Almost as if he knew each and every individual of the team inside out, Dhoni built an inseparable relation with everyone around. Dealing with people is an art and mastering it came naturally to Dhoni. He was respectful to the seniors and always an ear for constructive inputs from the juniors. He let the seniors, who he idled, go at the right time and allowed the youngsters, who idled him, enough opportunities to prove their worth at the highest level. Dhoni was vocal with his feelings towards his teammates. The fact that no teammate ever put out any hatred towards him in 16 years is quite exemplary. He carried the team along like no one else did and didn’t shy away from giving it back if anyone put his team/teammates on spot. The two contrasting incidents – calling back the centurion Ian Bell after a mishap runout and dashing Mustafizur down for obstructing the running between wickets – highlight Dhoni’s approach as a captain. Yes, he drew a few comparisons with Sourav Ganguly and Kapil Dev, but he remained unique in his own ways.
The highest point of MS’s career came in 2011. MS Dhoni hit the winning six over long on in an iconic final against Sri Lanka at Wankhede winning the ‘World Champion’ title after 28 long years. It was one of the most glorious events to ever happen in Indian cricket and even more so because it gave Sachin Tendulkar a fitting farewell. Knowing the importance of it, MS allowed Sachin to be in the centre of all frames. Despite being a captain, it wasn’t about him and he didn’t force himself in either. He rather made a statement by not being there. MSD that moment rose in my eyes.
He rose even further as a player in the coming years across formats. Dhoni was impeccable with the bat in limited overs cricket, finished it off in style with a six most often and grew with patience playing long Test innings. Averaging 38 batting at seven for his entire career is a cakewalk by no means. His double hundred against Australia at Chennai in 2013 was perhaps the peak of his Test career. It came the same year he led India to an elusive Champions Trophy Title, completing his ICC cabinet. He put the needs of the team first and knew exactly what was expected out of every individual including him to an extent, that he quietly stepped down as a captain and as a player from Tests midway through the 2014-15 Australian tour. His stepping down from the ODI captaincy in 2017 was shocking but consequently a timely decision.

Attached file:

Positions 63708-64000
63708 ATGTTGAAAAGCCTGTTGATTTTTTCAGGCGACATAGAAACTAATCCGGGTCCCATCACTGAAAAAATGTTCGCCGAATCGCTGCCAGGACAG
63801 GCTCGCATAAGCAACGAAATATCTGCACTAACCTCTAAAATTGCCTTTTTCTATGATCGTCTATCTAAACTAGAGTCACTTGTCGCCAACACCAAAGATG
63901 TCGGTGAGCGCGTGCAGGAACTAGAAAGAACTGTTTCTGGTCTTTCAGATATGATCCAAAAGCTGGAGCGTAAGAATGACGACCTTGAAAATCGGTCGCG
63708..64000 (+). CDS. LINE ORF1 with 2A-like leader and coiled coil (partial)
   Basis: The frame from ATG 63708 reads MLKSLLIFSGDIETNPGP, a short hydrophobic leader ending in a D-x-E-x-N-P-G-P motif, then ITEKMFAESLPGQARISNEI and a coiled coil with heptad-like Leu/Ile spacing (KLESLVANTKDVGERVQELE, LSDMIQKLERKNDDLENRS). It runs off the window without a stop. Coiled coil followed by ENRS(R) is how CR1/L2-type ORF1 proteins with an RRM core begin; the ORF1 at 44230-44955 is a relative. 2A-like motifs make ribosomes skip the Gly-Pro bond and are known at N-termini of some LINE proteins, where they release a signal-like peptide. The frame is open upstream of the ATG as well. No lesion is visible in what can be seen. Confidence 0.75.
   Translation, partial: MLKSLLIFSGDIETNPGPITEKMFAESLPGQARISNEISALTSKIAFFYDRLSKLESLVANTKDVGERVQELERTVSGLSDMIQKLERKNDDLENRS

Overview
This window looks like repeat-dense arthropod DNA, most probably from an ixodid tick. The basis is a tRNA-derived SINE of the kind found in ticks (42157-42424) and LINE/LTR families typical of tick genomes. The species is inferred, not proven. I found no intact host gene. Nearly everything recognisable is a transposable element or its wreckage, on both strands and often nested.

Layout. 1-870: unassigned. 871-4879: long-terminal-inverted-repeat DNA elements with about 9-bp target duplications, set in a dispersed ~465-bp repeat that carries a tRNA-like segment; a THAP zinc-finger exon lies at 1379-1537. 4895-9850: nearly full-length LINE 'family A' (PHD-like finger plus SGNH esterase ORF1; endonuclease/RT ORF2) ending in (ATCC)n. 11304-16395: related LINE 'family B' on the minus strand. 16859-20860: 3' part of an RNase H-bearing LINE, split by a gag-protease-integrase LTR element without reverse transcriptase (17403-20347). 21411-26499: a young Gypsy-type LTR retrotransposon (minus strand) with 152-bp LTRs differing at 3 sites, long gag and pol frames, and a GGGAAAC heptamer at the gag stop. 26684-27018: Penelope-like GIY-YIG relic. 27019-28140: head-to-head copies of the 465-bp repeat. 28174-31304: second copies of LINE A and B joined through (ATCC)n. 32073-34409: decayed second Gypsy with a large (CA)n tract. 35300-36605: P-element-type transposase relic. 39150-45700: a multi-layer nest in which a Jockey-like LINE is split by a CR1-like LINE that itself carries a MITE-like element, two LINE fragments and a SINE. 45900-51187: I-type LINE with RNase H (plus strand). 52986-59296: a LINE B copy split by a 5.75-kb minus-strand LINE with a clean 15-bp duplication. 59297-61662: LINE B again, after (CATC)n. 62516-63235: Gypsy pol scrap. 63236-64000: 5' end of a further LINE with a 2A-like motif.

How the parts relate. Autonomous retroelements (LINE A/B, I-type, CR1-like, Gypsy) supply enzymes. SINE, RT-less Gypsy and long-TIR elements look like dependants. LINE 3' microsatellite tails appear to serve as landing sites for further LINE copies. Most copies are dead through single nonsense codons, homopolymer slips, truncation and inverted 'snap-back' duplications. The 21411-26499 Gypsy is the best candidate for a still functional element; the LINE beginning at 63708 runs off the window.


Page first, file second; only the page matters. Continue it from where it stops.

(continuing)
One other thing that Dhoni popularized in World Cricket was the art of wicket-keeping. He had swift hands and an unmatched hand-eye coordination. His gaming sense also helped him predict the reactions of the batsmen to a certain delivery. A compilation of all his stumpings and keeping skills is one of the most pleasing sights to the eye. The ease and grace with which he let his body work was phenomenal. Even with the pads on, he was the fastest on the field. His 30m dash in the ICC T20 World Cup is still a sight to savour. From behind the stumps, he would control the entire game and guide the bowlers and fielders to their potential best. All of it with maintaining the right spirits.
He had his own style of living off the field as well. One saw Dhoni own up for team’s mistakes and also give it back to unnecessary criticism when needed. He had his own way of dealing with press-conferences, his own way of giving interviews and his own way of expressing emotions on the field. India has always been a cricketing nation and Indians have been the most dedicated followers of the sport. But Mahendra Singh Dhoni and his cricket made the entire nation fall for the sport once again. Wouldn’t be unfair to say, “MSD newly taught Indians the little nuisances of cricket.”
All having said, cricket without the maestro is now bound to happen. But one thing for sure, MS Dhoni will remain ‘The Captain Cool’, ‘The Finisher’ and ‘Thala’ and ‘One of India’s greatest to have graced the cricketing field’ forever. Thank you for everything Mahi. We eagerly wait to see you in action in the IPL next month but International Cricket will miss you. And if I was allowed to put up a sincere request, Do enjoy this second innings of your life, but please don’t let yourself cut loose from us fans.